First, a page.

Eleven west county property owners will have to go back to the drawing board and redesign their subdivisions with smaller lots because of the county's new rural conservation zoning.
The owners had to legally record their lots or get out of the planning process Wednesday -- the deadline for grandfathering lots under the old rural zoning category.
Developers of two of the larger proposed subdivisions, the 170-acre McKendree Estates in Glenwood and a 108-acre portion of Warfield's Grant in Daisy, notified county planners that they have opted to build residential developments under new zoning rules approved Sept. 18 by the County Council. Under the new rules, developers will have to cluster houses on smaller lots, leaving large open parcels in rural western Howard.
"We've been patiently awaiting the passage of this law, which at least gives us the parameters of acceptable development," said Dick Pettit, vice president of Gaithersburg-based Pettit & Griffin Inc., developer of McKendree Estates. "We're not at all opposed to cluster development. We think it's very appropriate out in that part of the county."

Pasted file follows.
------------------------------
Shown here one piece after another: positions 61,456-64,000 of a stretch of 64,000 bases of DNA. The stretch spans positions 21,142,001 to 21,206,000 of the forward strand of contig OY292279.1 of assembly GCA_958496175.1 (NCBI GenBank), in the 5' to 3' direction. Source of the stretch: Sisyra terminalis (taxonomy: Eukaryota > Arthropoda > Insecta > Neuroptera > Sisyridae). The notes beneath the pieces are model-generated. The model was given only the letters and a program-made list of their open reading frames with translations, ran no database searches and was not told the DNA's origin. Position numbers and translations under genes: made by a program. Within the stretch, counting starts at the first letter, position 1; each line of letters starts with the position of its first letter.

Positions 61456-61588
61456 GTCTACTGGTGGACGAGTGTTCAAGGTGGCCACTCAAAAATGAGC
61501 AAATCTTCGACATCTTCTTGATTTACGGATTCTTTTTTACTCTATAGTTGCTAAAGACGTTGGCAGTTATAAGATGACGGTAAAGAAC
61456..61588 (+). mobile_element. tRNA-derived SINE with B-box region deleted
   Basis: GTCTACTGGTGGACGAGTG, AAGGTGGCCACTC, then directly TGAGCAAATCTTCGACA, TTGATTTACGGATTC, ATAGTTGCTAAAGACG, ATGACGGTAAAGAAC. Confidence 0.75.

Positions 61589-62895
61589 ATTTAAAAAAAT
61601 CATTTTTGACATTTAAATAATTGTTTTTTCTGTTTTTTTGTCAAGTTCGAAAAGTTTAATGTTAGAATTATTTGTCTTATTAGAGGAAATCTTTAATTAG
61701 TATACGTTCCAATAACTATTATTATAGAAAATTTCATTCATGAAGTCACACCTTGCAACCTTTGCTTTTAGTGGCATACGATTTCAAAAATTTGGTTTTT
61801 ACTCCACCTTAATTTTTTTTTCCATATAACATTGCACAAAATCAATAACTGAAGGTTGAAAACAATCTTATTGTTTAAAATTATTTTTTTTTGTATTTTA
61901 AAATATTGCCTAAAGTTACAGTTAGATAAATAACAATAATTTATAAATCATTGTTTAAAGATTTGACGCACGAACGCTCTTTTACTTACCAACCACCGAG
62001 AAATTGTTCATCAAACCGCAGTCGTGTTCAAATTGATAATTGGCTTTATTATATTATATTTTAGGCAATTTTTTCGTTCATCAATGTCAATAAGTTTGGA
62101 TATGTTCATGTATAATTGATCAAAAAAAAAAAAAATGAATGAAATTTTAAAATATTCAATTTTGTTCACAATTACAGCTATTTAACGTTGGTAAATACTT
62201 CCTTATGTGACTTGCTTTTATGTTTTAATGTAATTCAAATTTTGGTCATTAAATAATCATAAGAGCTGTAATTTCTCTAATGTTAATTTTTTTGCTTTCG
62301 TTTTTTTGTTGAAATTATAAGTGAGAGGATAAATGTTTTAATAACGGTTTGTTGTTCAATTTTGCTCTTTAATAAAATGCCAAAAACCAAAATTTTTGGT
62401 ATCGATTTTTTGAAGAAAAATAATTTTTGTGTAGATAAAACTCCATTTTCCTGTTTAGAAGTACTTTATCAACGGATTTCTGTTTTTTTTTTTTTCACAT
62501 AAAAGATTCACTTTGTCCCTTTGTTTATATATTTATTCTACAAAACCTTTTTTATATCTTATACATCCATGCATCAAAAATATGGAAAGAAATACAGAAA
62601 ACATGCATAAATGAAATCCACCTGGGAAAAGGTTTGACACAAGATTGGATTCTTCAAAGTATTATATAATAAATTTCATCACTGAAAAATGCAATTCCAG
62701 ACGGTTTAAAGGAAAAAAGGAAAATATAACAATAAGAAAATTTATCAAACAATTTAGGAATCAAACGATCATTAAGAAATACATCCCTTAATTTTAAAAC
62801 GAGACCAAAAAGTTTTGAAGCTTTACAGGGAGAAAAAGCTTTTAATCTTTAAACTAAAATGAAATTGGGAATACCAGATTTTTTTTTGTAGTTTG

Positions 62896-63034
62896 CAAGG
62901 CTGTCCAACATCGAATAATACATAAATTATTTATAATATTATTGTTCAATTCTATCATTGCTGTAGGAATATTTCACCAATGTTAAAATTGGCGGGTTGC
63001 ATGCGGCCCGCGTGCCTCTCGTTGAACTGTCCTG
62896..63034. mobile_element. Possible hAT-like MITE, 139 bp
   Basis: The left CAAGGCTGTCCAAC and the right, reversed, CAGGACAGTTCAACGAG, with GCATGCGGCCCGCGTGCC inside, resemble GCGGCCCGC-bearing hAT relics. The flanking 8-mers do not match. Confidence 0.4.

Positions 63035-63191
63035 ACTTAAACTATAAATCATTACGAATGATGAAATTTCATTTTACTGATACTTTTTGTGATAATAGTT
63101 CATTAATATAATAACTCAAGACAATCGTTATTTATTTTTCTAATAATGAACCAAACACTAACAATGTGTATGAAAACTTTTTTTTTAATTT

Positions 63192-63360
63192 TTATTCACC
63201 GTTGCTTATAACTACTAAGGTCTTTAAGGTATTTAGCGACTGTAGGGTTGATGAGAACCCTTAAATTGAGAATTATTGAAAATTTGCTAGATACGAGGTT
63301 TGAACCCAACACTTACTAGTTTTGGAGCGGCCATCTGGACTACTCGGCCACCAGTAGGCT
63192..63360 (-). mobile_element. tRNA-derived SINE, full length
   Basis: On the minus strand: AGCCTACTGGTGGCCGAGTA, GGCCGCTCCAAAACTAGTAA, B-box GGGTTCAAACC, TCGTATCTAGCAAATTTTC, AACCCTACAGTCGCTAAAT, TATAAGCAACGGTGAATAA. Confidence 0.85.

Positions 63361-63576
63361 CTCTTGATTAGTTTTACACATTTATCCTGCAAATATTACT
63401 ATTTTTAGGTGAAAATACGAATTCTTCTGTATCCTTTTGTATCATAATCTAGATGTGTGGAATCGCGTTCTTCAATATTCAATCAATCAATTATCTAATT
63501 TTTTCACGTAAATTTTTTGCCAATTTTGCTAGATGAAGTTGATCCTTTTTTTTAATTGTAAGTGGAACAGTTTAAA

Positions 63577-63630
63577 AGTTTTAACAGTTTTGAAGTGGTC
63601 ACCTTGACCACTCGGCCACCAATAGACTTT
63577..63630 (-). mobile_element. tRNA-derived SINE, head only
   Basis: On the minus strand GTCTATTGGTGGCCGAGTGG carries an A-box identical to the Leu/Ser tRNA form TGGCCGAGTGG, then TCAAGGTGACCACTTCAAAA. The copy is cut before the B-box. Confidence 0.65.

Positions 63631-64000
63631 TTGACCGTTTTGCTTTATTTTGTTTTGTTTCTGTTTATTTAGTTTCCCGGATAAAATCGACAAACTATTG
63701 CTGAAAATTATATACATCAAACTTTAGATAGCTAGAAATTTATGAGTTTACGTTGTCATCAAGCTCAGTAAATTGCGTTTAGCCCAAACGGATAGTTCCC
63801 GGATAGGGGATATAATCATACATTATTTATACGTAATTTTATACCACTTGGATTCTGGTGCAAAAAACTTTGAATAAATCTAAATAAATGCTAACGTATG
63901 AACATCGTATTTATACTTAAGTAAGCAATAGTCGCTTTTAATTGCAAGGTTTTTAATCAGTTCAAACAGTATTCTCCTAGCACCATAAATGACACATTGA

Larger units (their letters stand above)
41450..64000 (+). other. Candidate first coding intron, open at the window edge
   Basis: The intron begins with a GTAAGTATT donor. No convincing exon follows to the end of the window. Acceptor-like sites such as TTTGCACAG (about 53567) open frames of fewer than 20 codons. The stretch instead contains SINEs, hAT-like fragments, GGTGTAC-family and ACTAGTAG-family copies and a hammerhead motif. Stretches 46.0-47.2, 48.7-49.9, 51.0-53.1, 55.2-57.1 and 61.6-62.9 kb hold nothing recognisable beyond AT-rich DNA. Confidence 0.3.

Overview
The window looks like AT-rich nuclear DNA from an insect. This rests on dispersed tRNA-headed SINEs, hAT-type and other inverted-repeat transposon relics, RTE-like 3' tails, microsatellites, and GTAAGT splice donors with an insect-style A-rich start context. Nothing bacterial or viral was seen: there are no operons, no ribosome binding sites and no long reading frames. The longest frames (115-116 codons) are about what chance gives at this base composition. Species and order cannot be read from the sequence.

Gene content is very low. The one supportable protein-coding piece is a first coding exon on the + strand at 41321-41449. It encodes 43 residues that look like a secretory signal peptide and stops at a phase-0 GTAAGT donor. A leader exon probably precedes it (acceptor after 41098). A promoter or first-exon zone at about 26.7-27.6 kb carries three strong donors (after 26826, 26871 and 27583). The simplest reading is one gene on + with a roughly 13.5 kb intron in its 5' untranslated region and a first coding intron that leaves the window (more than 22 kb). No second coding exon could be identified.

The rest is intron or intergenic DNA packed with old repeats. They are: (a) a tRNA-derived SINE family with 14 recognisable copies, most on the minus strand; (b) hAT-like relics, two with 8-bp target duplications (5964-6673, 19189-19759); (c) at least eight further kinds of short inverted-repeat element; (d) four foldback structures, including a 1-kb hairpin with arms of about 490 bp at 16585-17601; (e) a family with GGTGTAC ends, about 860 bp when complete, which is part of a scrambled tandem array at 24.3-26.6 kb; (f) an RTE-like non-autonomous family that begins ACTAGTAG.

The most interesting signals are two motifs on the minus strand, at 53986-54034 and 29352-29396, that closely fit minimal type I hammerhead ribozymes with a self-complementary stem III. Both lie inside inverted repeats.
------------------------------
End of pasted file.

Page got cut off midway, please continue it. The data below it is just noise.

The new comprehensive rezoning plan eliminated a requirement that all residential developments had minimum three-acre lots, replacing it with rural conservation (RC) and rural residential (RR) zoning classifications designed to preserve farmland and other open space.
But for developers who had nearly completed the subdivision process under the old rules, it made sense to meet the Wednesday deadline, said Jim Schulte, vice president of Security Development in Ellicott City.
Security went ahead and paid fees, bonded and recorded 16 single-family lots in its 85-acre Wellington subdivision Wednesday.
It was among 12 subdivisions recorded during the month before the deadline.
Forty-six homes have already been built at Wellington, and the final plan for the second section was all but paid for when the comprehensive rezoning of western Howard was completed.
"The first section was not completely sold out, so I suppose that if we had not had the deadline, we would have waited," Mr. Schulte said.
If it had missed the deadline, the company could have lost between $2,500 to $3,000 per lot in engineering and other costs, Mr. Schulte said.